If we return to the Romans 8 verse to give it a little more context, the dynamics of suffering for Christ’s sake start to become clear. Romans 8: 16-19,


The Spirit Himself bears witness with our spirit that we are children of God, and if children, then heirs—heirs of God and joint heirs with Christ, if indeed we suffer with Him, that we may also be glorified together. For I consider that the sufferings of this present time are not worthy to be compared with the glory which shall be revealed in us.


We are co-heirs with Christ if we suffer with him – i.e. if we serve others, and demonstrate the love of Christ in us through sacrificial service.


Sacrificial service can take a million different forms. Last night I was speaking to a friend who is currently looking out for a highly inconvenient person. In order to stop them from taking their own life, he has given (and continues to give) his time, company, energy, and money to keep them off the streets and help them become established in a community. It has cost him dearly, and there are nights he has barely slept from worry for them, but his love and commitment to a person who doesn’t always make it easy to support them echoes Paul’s experience – he fills up in his flesh that which is lacking (that which needs to be outworked) in the affliction of Christ.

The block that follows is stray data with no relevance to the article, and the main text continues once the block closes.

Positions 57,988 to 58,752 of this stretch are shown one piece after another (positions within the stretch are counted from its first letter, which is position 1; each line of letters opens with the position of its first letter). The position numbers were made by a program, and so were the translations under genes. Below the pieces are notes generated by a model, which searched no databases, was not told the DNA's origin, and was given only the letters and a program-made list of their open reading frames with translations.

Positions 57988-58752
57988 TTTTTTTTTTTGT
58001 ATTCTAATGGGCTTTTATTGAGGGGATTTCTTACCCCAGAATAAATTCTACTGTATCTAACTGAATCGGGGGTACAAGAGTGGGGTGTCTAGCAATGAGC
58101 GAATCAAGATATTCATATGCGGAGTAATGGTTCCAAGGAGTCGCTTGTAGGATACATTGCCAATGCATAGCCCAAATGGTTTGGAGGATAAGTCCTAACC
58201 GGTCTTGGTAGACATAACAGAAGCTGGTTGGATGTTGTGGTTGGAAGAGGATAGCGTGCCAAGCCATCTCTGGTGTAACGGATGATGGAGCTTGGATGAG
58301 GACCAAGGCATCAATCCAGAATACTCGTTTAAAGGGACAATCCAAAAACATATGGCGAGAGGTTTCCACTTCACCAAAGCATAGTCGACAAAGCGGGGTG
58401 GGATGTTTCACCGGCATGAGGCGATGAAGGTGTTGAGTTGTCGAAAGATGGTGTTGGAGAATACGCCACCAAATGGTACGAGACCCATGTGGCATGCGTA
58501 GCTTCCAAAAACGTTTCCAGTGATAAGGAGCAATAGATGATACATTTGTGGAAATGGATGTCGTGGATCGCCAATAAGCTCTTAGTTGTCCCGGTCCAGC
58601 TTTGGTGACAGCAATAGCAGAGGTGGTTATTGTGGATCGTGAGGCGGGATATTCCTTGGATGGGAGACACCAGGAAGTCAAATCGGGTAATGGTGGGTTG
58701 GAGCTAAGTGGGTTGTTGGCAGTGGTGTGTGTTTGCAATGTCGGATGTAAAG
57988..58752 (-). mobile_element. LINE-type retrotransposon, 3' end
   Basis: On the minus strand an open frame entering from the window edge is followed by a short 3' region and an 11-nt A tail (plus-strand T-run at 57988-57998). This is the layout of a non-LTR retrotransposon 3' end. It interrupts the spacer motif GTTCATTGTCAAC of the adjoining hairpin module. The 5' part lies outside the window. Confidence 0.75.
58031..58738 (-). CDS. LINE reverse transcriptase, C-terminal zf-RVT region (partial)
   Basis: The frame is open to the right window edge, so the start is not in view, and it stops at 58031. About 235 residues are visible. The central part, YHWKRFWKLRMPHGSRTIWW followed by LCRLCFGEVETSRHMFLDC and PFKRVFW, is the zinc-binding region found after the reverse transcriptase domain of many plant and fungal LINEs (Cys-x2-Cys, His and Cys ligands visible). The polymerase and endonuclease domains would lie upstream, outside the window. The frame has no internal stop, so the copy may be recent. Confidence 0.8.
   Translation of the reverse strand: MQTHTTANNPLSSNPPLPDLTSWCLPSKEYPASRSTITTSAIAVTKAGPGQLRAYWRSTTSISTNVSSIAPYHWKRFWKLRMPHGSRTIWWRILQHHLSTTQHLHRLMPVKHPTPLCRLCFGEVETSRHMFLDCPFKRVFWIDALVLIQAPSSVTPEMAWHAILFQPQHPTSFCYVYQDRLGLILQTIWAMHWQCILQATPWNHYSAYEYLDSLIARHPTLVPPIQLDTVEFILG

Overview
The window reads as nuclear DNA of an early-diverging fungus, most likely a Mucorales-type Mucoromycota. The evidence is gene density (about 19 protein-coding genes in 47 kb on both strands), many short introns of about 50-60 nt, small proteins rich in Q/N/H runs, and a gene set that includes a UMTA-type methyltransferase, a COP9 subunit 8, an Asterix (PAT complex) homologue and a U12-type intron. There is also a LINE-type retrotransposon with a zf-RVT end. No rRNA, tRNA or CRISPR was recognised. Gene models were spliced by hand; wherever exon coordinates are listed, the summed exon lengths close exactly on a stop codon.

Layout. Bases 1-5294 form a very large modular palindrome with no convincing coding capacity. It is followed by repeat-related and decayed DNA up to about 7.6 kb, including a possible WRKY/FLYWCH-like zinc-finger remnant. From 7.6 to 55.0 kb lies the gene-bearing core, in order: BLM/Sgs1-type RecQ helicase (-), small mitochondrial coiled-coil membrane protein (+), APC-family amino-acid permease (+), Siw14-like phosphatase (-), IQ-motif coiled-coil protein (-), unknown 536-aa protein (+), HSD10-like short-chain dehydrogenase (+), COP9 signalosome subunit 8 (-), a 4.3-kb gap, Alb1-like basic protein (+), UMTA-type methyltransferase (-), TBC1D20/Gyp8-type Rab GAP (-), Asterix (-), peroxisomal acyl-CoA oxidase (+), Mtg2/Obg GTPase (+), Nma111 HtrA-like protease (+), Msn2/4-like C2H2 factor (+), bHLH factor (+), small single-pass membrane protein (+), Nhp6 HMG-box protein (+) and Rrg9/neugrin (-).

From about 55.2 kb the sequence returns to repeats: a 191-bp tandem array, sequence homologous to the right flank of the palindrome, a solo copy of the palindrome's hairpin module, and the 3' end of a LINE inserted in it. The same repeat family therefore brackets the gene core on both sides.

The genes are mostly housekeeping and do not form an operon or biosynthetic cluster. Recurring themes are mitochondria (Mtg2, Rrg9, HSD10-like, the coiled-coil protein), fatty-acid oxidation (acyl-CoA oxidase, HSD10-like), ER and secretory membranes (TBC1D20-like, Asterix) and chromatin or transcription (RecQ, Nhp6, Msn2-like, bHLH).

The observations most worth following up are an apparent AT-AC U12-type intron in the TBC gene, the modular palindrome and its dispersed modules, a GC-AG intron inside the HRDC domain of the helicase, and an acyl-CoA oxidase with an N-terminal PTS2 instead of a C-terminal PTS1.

Another friend is going through a hard time with her husband. It takes a lot of love on her part to soothe the parts of him that are raw and wounded, but she bears with him. In our love for each other, we serve Christ, suffer with Christ, and fellowship with him.


Service is rarely convenient. It requires the sacrifice of time and energy at the very least, and sometimes we take some damage in the process. When the love of Christ leads us to take a hit for someone else, that is part and parcel of discipleship.